Sanders hits out at
level of care after
SEB SANDERS has expressed criticism over the care he received after he broke his leg ina pile-up at Chester, an accident that has ruled him out for the rest of the season.
The joint-champion jockey said that the attention he received was not up to the level he would have expected for a professional sportsman, adding that, had it not been for his driver, he would have been left alone without anyone knowing what had happened to him.
Professional Jockeys' Association chief executive Josh Apiafi admitted that the service was "not up to scratch" and said the case highlighted why the jockeys needed their own doctor - a role that will be filled after the final round of interviews on Thursday.
Sanders, who needed surgery after breaking his left femur, said thathe was disappointed at the standard of support he received.
Speaking to Jason Weaver in an interview for At The Races, Sanders said: "As soon as I had left the racecourse I was just another number and received no specialisttreatment. I spent nearly three hours in A&E.
"Although I havesince spoken to Kevin Darley, the PJA did not get in touch at the time and I would have expected to have been dealt with.
"We have private healthcare and so you'd think that things would get done quicker, as we're supposedly professional athletes. We are told things will get sorted as quickly as possible so that our careers are not jeopardised."
Apiafi said he recognised that under the current system jockeys were not guaranteed specialist care once they had left the racecourse.
"The service is not up to scratch and although jockeys receive great medical attention at the racecourse, the moment they leave, there is no guarantee of care," he said. "We need to be the first port of call and on the phone straight away."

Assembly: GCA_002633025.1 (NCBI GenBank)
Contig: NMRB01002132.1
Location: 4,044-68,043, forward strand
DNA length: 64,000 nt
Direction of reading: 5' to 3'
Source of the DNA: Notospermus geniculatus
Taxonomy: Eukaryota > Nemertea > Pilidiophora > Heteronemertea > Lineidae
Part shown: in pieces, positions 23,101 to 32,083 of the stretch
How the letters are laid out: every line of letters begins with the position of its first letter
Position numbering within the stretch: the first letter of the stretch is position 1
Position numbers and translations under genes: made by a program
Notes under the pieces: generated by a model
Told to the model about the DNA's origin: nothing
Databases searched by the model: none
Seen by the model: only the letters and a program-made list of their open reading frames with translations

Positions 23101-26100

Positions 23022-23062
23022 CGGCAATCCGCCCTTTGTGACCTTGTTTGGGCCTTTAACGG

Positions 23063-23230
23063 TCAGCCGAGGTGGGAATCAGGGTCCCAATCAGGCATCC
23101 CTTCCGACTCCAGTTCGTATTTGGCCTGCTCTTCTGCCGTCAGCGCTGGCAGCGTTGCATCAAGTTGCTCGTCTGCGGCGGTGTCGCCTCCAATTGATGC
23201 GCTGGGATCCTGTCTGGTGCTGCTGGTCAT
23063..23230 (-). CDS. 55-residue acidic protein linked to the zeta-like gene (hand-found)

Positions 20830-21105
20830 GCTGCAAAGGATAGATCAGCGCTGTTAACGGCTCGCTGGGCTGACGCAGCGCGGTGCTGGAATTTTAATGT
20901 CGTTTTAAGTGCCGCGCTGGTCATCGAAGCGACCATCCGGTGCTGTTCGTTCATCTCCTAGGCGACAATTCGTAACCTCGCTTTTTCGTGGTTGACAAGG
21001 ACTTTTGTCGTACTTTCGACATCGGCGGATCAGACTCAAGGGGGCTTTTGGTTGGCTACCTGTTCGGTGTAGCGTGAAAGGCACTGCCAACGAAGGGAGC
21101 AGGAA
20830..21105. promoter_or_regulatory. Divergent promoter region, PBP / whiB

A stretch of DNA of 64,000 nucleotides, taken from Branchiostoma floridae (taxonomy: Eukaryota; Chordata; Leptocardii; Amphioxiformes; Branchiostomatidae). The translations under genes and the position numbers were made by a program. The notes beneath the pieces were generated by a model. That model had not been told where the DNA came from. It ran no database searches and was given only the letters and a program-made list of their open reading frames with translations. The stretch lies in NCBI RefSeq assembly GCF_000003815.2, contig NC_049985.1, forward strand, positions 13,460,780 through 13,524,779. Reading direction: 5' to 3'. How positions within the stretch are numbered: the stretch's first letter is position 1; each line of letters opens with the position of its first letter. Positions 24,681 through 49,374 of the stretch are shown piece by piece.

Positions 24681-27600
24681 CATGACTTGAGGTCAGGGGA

Apiafi said that once the PJA's doctor had been appointed, a more professional service would come into being.
"Yes, we know it is too late for Seb, but by January 1 the new system will be in place," he said. "Our doctor will manage jockeys from the moment they fall until they get back on, working out who they can see according to where they are, what insurance facilities they have got and whether they need to be transferred to a private facility or need rehabilitation."
Apiafi said the rules state that the racecourse has to ensure that someone is sent to hospital with the jockey and that Sanders' driver met that requirement.
"If a jockey had been there alone, the racecourse would have nominated someone," he added.
Sanders, who left hospital on Sunday morning, said that although disheartened by the prospect of spending so long on the sidelines, he was otherwise doing well.
"Although the leg's not in plaster, it's going to take time to mend," he said.
"I've been told I'll be out for about four months. Hopefully I won't crack up or go insane during that time."